This new algorithm builds on previous penalties for slow-loading sites – a key indication of poor/no mobile optimisation.

To decide what pops up on your mobile News Feed, the algorithm takes into account:

  • Estimated load time of a webpage from any link
  • User’s current network connection
  • General speed of the corresponding webpage

If it signals that the webpage will load quickly, it will appear higher in your feed.

It’s a similar approach to Facebook videos. If you’re on a slower internet connection that will result in poor video quality, the News Feed will show you fewer videos and more status updates and links.

These are huge changes for both Facebook and Google. However, mobile users expect a smooth browsing experience, so probably won’t notice much difference at all.

Marketers shouldn’t ignore these developments. Your overall view rate, traffic and search ranking will drop if you don’t optimise your site for mobile very soon!

How can you optimise your content for mobile devices?

You need to start making changes to your website today to avoid being penalised by Facebook and Google.

Website optimisation is a big job, so it’s best to get a web developer in to sort it out. However, there are things you can do to your content to make sure it’s more responsive to mobile screens. Here are some tips:

1. Keep things short

While your articles should stay the same length to ensure quality, you should make sure your sentences and paragraphs are short and snappy.

Trim down all the fat, and make sure your message gets across immediately. Try to be as concise as possible when writing for mobile.

Overall, you shouldn’t be writing less, just better. High-quality content will be shared more and perform well in search engines, so try to focus on that.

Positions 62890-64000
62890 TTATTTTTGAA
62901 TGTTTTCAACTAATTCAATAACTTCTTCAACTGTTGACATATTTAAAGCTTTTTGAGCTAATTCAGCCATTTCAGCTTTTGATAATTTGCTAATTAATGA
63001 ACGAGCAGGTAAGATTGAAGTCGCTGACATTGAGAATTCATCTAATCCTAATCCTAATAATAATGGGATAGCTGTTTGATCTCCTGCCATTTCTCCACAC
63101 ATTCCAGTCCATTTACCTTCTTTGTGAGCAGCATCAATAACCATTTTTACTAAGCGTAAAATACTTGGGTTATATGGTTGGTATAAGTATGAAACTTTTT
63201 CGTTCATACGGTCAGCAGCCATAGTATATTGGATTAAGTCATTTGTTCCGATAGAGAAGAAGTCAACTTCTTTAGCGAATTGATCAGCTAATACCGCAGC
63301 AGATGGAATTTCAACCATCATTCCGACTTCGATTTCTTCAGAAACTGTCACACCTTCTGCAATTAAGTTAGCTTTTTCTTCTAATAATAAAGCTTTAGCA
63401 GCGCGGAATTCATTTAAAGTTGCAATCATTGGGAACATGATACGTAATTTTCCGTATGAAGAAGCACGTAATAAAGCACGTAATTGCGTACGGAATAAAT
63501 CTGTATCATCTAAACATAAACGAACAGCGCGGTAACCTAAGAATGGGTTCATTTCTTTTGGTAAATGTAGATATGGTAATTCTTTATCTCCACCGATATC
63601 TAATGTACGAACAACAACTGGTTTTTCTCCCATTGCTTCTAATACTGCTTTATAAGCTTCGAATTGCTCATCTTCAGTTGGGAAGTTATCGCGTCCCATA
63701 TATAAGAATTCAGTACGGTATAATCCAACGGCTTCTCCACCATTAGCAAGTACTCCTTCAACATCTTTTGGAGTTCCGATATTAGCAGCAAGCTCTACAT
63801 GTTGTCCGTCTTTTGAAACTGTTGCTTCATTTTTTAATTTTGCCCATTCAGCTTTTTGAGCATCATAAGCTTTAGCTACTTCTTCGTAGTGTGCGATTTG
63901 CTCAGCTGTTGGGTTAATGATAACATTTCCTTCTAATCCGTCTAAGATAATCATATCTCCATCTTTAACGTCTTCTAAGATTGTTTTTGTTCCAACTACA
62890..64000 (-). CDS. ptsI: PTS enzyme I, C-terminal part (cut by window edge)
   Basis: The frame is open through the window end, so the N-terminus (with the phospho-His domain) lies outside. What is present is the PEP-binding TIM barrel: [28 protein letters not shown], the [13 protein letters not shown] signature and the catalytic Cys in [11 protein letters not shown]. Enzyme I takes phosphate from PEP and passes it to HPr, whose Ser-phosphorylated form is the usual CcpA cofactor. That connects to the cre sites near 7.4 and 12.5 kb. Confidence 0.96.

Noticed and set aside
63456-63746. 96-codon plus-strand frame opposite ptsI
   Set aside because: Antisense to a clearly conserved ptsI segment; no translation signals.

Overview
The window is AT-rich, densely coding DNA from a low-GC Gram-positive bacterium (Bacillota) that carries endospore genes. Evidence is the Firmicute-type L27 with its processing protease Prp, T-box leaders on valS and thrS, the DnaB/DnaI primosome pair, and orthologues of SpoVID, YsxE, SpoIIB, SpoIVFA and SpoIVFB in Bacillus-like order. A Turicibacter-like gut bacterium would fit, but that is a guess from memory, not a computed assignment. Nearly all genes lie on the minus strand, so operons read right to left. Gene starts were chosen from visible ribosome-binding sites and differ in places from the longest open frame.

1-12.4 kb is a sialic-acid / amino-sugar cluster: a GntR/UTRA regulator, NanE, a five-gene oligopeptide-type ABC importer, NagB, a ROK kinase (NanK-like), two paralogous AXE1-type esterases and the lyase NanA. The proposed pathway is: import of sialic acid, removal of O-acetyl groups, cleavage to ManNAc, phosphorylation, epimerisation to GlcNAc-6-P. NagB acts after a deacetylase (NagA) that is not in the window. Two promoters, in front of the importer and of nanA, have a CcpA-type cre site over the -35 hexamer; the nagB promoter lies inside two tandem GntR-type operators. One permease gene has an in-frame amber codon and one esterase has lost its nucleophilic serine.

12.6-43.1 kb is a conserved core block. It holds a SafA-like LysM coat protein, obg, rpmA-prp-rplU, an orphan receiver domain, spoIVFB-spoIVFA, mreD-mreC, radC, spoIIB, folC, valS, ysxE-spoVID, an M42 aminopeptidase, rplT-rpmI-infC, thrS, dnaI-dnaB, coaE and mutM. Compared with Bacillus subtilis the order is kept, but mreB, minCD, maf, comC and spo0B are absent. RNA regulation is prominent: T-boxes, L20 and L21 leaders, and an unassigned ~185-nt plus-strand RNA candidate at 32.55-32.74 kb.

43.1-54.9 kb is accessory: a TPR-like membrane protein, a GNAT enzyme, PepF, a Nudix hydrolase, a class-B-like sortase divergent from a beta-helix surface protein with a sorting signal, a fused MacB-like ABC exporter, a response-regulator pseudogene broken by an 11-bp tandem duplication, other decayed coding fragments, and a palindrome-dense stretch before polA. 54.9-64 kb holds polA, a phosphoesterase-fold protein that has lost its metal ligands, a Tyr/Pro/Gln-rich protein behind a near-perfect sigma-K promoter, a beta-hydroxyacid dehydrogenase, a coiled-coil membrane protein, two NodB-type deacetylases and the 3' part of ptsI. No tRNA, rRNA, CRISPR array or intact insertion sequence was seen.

2. Focus on headlines

On mobile, the headline is what will determine if someone clicks through to your site or not.

A good title must grab attention, pique interest and be relevant to your reader.

Showcase the benefit and include a powerful timely hook to add a sense of urgency. Don’t forget to put your keyword in there too, to help with SEO.

3. Frontload your most powerful content

All the important stuff should be above the fold. Hook the audience in using this text by speaking to their needs and getting straight to the point.

4. Think about layout

Layout is SUPER important for mobile optimisation. Headers and bullet points are a great place to start. You can also try adding large fonts that are easy to read, colourful elements and images/videos to attract attention and add interest.

Then see if you can include any tappable elements (buttons, sharing options etc) that can make the most of mobile functionality.

5. Understand your audience’s mobile habits

Talk to your audience and use analytics software to figure out how they use mobile devices. Most will conduct research on a smartphone, and complete the purchase either in store or on a desktop.

If that’s the case, you need to make sure all your product pages, blogs, guides and other Top of Funnel (TOF) collateral is optimised for mobile.

6. Test it

Testing mobile optimisation is easy – whip out your phone and see if the page looks right. If it doesn’t, go back to the CMS and start making tweaks. Get a few people in the office to do the same (if they have different phones) so you can check responsiveness for different devices.

There you have it: all you need to know about Google’s crackdown on non-optimised mobile sites and a few tips to get you started. After some adjustments to your site, you won’t have to worry about it at all!